Seasonal Variation of Meteor Decay Times Observed at King Sejong Station ($62.22^{\circ}S$, $58.78^{\circ}W$), Antarctica

  • Published : 2010.04.15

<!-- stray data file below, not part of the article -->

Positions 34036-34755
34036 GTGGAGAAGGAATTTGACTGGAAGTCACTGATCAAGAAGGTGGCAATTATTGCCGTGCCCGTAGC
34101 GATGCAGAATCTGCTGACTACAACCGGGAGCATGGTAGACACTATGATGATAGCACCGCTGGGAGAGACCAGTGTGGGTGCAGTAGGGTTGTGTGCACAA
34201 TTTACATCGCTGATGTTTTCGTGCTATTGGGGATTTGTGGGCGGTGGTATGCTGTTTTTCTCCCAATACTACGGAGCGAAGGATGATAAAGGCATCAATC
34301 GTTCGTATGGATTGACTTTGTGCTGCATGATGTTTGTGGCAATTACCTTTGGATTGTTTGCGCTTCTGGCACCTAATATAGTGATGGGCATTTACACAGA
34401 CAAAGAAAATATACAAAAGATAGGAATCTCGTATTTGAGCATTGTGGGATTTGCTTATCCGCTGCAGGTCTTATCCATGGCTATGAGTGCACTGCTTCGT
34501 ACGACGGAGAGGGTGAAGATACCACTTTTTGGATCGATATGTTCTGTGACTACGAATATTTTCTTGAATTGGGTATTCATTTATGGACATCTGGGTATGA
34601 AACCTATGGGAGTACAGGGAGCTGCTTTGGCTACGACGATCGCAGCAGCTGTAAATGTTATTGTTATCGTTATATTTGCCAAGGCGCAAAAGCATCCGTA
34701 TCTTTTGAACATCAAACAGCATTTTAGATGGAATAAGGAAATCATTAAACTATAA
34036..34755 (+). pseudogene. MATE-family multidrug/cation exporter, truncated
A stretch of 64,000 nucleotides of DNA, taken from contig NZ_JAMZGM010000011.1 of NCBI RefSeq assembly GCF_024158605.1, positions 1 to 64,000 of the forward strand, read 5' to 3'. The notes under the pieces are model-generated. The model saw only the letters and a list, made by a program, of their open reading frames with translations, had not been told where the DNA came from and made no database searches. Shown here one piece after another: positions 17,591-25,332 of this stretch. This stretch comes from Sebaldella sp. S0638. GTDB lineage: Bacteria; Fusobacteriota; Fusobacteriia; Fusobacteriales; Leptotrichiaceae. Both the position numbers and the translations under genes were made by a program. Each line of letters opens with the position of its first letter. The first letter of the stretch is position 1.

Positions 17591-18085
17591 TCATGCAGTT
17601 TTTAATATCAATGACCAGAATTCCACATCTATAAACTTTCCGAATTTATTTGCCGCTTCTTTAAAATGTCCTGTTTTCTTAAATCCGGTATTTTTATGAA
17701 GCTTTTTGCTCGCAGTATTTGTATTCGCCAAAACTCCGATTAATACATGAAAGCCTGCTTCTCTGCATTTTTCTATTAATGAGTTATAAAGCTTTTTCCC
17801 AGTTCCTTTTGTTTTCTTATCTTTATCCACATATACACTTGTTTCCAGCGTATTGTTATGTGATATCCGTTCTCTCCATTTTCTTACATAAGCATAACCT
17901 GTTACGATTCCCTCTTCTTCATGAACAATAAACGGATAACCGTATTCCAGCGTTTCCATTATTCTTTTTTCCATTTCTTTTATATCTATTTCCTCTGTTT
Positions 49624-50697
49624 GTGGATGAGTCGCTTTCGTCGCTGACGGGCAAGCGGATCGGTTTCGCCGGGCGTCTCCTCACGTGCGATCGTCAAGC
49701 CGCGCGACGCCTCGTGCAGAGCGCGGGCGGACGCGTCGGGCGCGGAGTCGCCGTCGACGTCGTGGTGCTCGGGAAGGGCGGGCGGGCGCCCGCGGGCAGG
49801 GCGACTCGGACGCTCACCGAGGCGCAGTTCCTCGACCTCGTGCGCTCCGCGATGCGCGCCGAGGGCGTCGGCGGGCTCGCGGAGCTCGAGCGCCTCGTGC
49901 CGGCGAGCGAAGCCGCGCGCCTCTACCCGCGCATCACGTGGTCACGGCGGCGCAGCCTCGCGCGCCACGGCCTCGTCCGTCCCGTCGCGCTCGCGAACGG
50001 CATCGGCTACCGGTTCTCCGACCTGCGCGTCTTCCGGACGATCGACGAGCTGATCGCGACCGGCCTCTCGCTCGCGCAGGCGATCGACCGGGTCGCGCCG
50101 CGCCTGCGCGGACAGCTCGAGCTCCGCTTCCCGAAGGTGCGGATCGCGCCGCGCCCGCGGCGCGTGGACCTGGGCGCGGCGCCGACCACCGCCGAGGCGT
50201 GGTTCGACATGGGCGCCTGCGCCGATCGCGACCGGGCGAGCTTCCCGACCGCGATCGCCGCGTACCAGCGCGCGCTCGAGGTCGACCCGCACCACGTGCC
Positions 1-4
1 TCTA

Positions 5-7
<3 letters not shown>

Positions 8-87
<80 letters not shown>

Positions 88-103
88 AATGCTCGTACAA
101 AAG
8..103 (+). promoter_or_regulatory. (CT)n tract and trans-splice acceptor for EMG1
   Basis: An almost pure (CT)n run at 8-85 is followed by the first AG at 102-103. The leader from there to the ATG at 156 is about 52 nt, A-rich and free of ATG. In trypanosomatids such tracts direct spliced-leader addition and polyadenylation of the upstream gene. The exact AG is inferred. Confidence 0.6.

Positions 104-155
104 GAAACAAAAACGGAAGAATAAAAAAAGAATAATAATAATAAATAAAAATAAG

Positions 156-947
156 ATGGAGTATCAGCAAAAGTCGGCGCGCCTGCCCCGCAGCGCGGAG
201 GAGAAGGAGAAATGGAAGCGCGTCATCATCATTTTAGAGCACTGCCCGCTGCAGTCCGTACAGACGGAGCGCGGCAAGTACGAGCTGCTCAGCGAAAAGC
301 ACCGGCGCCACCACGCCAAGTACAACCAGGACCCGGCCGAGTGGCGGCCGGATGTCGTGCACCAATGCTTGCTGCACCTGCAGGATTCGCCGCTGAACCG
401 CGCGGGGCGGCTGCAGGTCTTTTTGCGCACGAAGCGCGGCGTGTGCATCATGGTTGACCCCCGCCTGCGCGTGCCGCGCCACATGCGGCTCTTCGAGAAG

A VHF meteor radar at King Sejong Station ($162.22^{\circ}S$, $58.78^{\circ}W$), Antarctica has been observing meteors during a period of March 2007-July 2009. We analyzed the height profiles of the observed meteor decay times between 70 and 95 km by classifying strong and weak meteors according to their estimated electron line densities. The height profiles of monthly averaged decay times show a peak whose altitude varies with season in the range of 80~85 km: higher peak in southern spring and summer than in fall and winter. The higher peak during summer is consistent with colder temperatures that cause faster chemical reactions of electron removal, as effective recombination rates measured by rocket experiments. The height profiles of 15-min averaged decay times show a clear increasing trend with decreasing altitude from 95 km to the peak altitude, especially for weak meteors. This feature for weak meteors is well explained by ambipolar diffusion of meteor trails, allowing one to estimate atmospheric temperatures and pressures, as in previous studies. However, the strong meteors show not only significant scatters but also different slope of the increasing trend from 95 km to the peak altitude. Therefore, atmospheric temperature estimation from meteor decay times should be applied for weak meteors only. In this study, we present the simple model decay times to explain the height profiles of the observed decay times and discuss the additional removal processes of meteor trail electrons through the empirical recombination and by icy particles.